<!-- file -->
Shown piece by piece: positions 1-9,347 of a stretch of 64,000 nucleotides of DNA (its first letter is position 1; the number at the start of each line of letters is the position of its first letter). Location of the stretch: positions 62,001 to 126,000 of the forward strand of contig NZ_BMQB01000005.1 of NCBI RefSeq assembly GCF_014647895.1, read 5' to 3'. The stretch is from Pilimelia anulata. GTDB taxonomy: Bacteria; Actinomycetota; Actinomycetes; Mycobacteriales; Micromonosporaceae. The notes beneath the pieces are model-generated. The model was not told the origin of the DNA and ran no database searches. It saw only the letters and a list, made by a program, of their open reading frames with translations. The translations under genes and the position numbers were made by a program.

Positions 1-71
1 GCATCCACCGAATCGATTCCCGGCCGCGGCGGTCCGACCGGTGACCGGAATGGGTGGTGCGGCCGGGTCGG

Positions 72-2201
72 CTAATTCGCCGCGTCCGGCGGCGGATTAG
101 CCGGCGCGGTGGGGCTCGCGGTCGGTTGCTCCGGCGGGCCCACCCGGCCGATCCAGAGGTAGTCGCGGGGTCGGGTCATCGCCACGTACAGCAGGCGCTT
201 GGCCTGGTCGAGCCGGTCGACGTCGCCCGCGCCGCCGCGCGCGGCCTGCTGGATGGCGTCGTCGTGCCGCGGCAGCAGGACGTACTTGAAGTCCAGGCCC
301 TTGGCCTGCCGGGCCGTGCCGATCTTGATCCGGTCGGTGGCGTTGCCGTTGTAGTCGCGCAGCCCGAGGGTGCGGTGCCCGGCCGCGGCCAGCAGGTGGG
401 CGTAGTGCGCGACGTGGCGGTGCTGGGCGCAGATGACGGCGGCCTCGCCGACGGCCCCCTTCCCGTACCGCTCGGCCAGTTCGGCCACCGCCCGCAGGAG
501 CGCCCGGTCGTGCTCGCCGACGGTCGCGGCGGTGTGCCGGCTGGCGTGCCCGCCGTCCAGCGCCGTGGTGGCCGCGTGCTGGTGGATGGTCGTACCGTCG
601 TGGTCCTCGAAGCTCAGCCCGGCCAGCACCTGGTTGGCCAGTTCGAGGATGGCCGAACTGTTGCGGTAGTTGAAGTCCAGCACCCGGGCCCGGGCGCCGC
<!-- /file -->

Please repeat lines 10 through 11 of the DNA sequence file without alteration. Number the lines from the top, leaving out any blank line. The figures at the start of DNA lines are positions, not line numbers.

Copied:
501 CGCCCGGTCGTGCTCGCCGACGGTCGCGGCGGTGTGCCGGCTGGCGTGCCCGCCGTCCAGCGCCGTGGTGGCCGCGTGCTGGTGGATGGTCGTACCGTCG
601 TGGTCCTCGAAGCTCAGCCCGGCCAGCACCTGGTTGGCCAGTTCGAGGATGGCCGAACTGTTGCGGTAGTTGAAGTCCAGCACCCGGGCCCGGGCGCCGC